e 15th instant, provided he should not receive controlling instructions or additional supplies from his government; that he would not open the fire of his batteries unless compelled to do so by some hostile act or demonstration by the Confederate forces against his fort or the flag it bore. No sooner had Colonel Chesnut, the officer to whom it was handed, read the reply of Major Anderson than he pronounced it unsatisfactory, and made the following reply in writing: Fort Sumter, S. C., April 12, 1861-3.20 A. M. Sir: By authority of Brigadier General Beauregard, commanding the Provisional forces of the Confederate States, we have the honor to notify you that he will open the fire of his batteries upon Fort Sumter in one hour from this time. We have the honor to be, very respectfully, your obedient servants, James Chesnut, Jr., Aide-de-camp. Stephen D. Lee, Captain C. S. and A. D. C. To Major Robert Anderson, U. S. A., commanding Fort Sumter. Positive instructions from t
Fitzhugh Lee, General Lee, Chapter 4: War. (search)
is island fort, while Beauregard, who had resigned from the United States Army and was already commissioned by the seceding States, was building hostile batteries on every side. A crisis in this harbor was fast approaching. The Government of the United States decided to make an attempt to throw men and provisions into the fort, and when this became known, orders were issued from Montgomery for Beauregard to open his batteries. In the gray of the morning at half-past 4 on a certain Friday, April 12, 1861, a single shot fired from the Confederate batteries at Fort Johnson announced that the bombardment of a fort over whose grim walls floated the Stars and Stripes was about to begin. The report of the bursting of this shell startled the country from center to circumference. The Angel of Peace which for months had been hovering over the republic plumed his wings for flight and the Demon of War reigned supreme. President Lincoln followed this act of war by issuing a proclamation calli
John G. Nicolay, The Outbreak of Rebellion, Chapter 5: Sumter. (search)
s the officers, of the precise hour when the bombardment would begin. In the gray and yet uncertain twilight of this April morning, therefore, the Charlestonians of all ages and sexes came thronging down the streets to the wharves of the city, to find favorable locations for viewing the coming spectacle, in something of the spirit in which Rome of the Caesars crowded to the Coliseum to witness the savage and sanguinary combats of the arena. At half-past 4 o'clock, on the morning of April 12th, 1861, while yet the lingering night lay upon the waters of the bay, leaving even the outline of Fort Sumter scarcely discernible, the assembled spectators saw a flash from the mortar battery near old Fort Johnson, on the south side of the harbor, and an instant after a bombshell rose in a slow, high curve through the air, and fell upon the fort. To the beholders it was the inauguration of the final scene in their local drama; to the nation and world at large, it began a conflict of such gig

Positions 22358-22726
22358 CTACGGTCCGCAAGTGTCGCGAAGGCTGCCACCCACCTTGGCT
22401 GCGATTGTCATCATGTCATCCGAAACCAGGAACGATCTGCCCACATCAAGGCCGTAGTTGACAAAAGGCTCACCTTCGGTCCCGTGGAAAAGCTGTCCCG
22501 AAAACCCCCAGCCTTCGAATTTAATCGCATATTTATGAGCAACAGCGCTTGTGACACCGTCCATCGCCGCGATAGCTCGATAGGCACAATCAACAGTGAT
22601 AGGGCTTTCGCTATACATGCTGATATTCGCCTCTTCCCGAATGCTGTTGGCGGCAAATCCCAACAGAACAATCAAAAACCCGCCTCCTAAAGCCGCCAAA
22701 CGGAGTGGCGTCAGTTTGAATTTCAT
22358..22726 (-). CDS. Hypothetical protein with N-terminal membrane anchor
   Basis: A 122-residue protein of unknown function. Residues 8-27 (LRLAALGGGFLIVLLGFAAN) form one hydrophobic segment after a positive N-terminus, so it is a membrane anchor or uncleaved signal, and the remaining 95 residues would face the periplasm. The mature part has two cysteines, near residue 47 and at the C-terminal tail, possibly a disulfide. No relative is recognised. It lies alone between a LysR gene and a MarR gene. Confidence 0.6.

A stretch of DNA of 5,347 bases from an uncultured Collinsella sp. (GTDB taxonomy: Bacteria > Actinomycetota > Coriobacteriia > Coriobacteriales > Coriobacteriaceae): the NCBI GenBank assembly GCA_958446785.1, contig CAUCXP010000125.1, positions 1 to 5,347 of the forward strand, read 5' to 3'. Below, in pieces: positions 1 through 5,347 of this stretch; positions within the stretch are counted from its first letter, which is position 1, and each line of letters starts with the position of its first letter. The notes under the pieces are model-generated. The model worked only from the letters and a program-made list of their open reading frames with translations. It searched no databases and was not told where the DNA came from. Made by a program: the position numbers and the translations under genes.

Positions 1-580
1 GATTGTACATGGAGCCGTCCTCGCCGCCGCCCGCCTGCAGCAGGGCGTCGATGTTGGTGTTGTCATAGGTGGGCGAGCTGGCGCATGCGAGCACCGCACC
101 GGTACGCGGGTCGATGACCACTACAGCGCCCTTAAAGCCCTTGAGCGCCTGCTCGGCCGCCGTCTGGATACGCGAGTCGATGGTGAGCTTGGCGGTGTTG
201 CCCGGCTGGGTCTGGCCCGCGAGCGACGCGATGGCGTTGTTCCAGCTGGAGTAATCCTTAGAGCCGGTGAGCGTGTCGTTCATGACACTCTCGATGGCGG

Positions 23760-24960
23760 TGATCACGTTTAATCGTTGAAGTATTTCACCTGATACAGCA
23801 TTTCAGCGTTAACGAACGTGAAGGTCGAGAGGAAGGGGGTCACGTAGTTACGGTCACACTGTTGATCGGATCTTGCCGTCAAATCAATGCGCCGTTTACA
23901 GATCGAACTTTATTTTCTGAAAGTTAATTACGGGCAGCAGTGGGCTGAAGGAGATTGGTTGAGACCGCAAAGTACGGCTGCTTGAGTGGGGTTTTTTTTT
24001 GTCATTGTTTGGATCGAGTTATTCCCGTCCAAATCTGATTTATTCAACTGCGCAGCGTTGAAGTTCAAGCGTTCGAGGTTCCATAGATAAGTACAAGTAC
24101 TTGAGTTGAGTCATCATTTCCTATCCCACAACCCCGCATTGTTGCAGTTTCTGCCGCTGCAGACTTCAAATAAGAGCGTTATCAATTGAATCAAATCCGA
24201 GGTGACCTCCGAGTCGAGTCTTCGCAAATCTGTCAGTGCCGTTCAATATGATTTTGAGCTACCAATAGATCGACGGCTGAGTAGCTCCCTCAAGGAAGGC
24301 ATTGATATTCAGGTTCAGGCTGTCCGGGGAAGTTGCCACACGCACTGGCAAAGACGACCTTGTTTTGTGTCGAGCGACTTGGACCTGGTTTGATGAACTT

Benson J. Lossing, Pictorial Field Book of the Civil War. Volume 1., Chapter 13: the siege and evacuation of Fort Sumter. (search)
ficer of the guard, and, deciding that it was not satisfactory, at twenty minutes past three o'clock in the morning, April 12, 1861. they addressed a note to Anderson, saying:--By authority of Brigadier-General Beauregard, commanding the provisional from performing their errand of mercy until it was too late. See page 809. The storm ceased before the dawn. April 12, 1861. Only a few vanishing clouds flecked the morning sky. The sun rose in splendor. Already the cannonade and bombardmenag was just falling, and a squadron in the distance. Above was the motto: None but the brave deserve the fair. Below: April 12th and 18th, 1861. A richly engraved border surrounded the whole. The engraving was by a German named Bornemann. which hs, in recognition of his gallant conduct in defending Fort Sumter against the attack of the rebels of South Carolina, April 12, 1861. The citizens of New York presented to him a beautiful gold medal, appropriately inscribed ; The gold medal was